‘A nation that rebuilds its soils rebuilds itself’ is all about rebuilding soils to rebuild environmental, economic and societal health. Using waste minerals and organic matter, aligning with the circular economy to rebuild soils can help address several of the UN's 17 Sustainable Development Goals including SDG13 on climate change mitigation and adaptation.
Neil Gray (Newcastle) - As a Geomicrobiologist Neil is fascinated by the interaction of microbes with their geochemical environments. These interactions have far reaching effects on ecosystems, global processes and human societies. He is interested in the relevance of microbial communities and their activities (which occur at relatively such small scales) to the larger scale environmental issues e.g. ecosystem damage and regeneration, climate change and its mitigation, soil productivity and health, water quality. Neil has over 30 years research experience in experimental approaches and techniques which explicitly link microbial biodiversity’s structure to function and geochemical conditions. These approaches and techniques have been applied widely to determine changes in community structure, relative abundance and activities of micro-organisms in response to natural and artificial environmental perturbations.
Wendy Stone (Stellenbosch) - Wendy navigates a tension between interests in microbial ecology and waste management strategies, and has been pursuing intersecting elements of both throughout her career. She studied molecular biology (South Africa), followed by a PhD in Environmental & Applied Science Management (Canada), exploring microbial impacts on the storage of used nuclear fuel in geological repositories. This multi-disciplinary exposure has continued with her work at the Water Institute (Stellenbosch University, South Africa), bridging microbiology, genetics, soil sciences, engineering, economics and law. She is currently exploring (1) the built environment microbiome: the impact of disinfectants on surface microbial ecology and the competitive exclusion of pathogens, and (2) the co-diversion of water treatment sludge wastes from landfill into agricultural applications. Linking both is an interest in the public perception of risk (the over-use of disinfectants and antibiotics, and the avoidance of wastes due to contaminants), and the role of scientific communication in minimizing fear-based societal responses.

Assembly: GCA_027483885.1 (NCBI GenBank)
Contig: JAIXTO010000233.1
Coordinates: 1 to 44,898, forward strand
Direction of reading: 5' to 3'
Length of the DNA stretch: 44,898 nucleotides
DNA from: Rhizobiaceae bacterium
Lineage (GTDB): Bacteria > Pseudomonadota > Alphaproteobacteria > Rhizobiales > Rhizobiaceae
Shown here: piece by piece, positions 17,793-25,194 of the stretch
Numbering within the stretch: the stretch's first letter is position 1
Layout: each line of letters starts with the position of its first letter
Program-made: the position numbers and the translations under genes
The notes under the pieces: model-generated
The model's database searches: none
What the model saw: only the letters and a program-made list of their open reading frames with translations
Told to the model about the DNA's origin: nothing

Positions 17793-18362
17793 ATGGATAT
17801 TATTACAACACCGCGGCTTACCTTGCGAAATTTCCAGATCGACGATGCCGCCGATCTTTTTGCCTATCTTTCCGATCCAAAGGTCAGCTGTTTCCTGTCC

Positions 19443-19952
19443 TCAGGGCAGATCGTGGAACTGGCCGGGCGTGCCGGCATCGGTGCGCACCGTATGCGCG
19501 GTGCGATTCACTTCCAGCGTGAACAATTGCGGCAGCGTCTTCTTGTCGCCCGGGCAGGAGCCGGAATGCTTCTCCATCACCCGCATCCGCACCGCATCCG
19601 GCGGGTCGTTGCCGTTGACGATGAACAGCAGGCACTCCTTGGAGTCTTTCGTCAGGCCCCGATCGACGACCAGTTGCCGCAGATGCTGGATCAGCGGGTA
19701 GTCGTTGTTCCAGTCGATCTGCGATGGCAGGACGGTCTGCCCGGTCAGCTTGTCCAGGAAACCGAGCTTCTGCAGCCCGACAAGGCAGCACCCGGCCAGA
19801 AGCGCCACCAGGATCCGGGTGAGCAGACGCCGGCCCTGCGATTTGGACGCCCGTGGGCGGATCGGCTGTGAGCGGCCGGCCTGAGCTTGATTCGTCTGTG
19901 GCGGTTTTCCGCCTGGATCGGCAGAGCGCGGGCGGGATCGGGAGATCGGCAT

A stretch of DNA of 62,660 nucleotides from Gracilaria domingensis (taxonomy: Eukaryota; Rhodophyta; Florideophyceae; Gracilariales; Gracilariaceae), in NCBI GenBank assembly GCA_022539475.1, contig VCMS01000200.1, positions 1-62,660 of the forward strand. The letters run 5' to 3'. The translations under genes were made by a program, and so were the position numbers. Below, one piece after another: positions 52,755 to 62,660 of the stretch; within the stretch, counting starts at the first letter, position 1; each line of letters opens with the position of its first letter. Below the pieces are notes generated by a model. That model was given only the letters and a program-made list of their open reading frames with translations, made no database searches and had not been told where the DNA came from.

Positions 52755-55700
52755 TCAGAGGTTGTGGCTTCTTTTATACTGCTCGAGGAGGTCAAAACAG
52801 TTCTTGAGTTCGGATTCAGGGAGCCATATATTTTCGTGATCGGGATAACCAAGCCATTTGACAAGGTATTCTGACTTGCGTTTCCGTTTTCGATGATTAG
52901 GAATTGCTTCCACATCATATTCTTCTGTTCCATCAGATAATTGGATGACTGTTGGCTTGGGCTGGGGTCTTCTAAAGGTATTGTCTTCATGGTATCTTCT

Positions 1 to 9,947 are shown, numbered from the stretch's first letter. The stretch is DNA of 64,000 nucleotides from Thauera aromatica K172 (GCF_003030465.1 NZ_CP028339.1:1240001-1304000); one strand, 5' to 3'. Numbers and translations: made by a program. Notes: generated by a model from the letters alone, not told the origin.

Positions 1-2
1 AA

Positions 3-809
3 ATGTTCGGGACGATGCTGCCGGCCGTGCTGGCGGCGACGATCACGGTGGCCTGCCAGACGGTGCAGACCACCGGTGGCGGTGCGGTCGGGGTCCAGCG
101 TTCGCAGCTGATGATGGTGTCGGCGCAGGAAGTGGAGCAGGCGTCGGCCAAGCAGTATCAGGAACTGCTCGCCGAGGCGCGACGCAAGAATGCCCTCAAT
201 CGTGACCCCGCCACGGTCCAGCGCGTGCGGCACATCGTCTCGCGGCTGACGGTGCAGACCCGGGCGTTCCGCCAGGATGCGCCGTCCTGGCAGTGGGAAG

Steve Chivasa (Biosciences) - Steve is a Plant Molecular Biologist with research interests in understanding how plants respond to stress. A key hypothesis being tested in his lab is that plant cells operate an ingenious collective “decision-making” process where a quorum must be reached for stress-adaptive response activation. The translational application of the research has been directed at ongoing efforts to design agritech innovations for crop protection from drought stress and developing technologies to combat pesticide resistance in agriculture. How plant roots communicate with the soil microbiome is emerging as an exciting new area for collaborative research. This has led to fruitful partnerships with academics and industry in Africa and the UK, with projects focusing on soil-root interactions and strategies to develop drought-resilient crops. Steve's ambition is to develop sustainable technologies for improving agricultural crop productivity.
Karen Johnson (Engineering) - Karen is passionate about soils and working with partners across the world to rebuild degraded soils. She studied Natural Sciences and worked in the Water Industry before moving to Durham as an environmental engineering lecturer. She believes rebuilding soils will help with delivering the UN's 17 Sustainable Development Goals. She has worked with the UK Government, helping to launch the UK's Soil Health Inquiry back in 2016 and is now just starting to work with the UN on a rebuilding soils agenda. Her main scientific expertise is in carbon sequestration on minerals like iron and manganese oxide and she is interested in how this science can help us use soils to achieve net zero by 2030. But this is not just a technical matter, the rebuilding soils agenda involves working with social scientists, businesses and communities as well as many other disciplines, and this interdisciplinarity is at the heart of what she does.